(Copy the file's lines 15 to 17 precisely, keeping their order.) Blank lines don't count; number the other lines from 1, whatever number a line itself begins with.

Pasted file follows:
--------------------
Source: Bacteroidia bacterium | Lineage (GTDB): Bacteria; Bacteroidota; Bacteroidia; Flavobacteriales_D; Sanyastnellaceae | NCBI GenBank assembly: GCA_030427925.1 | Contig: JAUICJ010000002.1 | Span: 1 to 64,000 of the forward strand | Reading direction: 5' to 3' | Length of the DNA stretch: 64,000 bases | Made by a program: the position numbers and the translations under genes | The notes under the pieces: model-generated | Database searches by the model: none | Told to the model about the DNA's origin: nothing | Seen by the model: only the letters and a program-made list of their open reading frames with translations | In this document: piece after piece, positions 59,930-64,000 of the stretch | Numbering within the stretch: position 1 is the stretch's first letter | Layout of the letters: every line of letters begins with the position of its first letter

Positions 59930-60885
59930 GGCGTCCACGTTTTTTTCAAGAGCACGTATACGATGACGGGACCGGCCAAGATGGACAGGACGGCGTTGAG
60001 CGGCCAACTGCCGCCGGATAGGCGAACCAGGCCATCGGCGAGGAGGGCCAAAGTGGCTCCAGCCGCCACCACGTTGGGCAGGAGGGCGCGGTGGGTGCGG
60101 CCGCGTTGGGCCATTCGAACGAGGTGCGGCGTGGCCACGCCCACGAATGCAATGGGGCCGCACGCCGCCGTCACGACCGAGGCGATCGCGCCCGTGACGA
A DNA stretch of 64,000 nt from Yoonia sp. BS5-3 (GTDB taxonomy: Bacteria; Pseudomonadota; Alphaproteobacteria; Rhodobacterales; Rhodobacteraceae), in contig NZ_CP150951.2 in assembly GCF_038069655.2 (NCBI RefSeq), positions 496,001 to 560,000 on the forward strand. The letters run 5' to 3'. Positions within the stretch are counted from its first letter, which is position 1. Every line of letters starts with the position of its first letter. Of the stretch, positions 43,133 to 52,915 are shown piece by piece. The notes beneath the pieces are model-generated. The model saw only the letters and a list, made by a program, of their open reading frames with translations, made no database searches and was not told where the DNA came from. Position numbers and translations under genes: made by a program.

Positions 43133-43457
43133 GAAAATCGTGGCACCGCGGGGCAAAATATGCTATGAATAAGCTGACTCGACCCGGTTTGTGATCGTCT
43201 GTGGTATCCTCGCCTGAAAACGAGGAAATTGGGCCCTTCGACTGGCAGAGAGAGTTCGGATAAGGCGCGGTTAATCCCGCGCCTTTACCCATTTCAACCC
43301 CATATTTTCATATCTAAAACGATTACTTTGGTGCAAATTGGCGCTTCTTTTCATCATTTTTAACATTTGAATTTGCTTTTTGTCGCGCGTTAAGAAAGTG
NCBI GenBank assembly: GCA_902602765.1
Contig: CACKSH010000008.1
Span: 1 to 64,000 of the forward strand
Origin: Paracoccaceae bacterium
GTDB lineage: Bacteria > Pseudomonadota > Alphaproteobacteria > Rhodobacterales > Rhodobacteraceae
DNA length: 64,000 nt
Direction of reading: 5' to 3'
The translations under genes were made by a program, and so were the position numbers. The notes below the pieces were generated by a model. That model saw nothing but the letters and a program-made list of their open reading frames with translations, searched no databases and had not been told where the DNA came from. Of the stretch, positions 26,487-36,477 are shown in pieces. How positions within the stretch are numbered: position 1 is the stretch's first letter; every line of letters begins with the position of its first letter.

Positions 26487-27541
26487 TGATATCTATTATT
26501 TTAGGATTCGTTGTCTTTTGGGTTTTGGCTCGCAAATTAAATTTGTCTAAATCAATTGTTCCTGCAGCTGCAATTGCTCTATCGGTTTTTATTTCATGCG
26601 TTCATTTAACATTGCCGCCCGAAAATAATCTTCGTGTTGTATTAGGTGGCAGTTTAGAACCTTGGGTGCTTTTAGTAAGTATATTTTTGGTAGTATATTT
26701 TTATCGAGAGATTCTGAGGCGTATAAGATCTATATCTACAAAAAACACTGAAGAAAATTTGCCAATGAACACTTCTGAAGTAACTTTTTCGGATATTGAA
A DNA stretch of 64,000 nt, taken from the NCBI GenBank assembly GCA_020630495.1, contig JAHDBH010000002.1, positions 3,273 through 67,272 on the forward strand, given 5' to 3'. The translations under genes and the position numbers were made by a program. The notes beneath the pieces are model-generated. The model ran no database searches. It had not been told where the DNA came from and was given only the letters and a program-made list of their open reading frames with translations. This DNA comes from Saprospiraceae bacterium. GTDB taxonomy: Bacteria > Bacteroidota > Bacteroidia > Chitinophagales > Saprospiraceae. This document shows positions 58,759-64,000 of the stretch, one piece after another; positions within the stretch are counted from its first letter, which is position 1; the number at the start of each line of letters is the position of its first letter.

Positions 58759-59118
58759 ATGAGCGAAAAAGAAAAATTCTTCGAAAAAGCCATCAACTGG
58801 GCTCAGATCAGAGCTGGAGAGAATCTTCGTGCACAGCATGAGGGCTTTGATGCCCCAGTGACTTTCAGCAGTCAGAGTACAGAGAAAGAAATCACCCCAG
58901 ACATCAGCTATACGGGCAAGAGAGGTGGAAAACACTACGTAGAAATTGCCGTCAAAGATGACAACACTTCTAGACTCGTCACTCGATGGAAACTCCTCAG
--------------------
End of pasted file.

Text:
GTDB lineage: Bacteria > Pseudomonadota > Alphaproteobacteria > Rhodobacterales > Rhodobacteraceae
DNA length: 64,000 nt
Direction of reading: 5' to 3'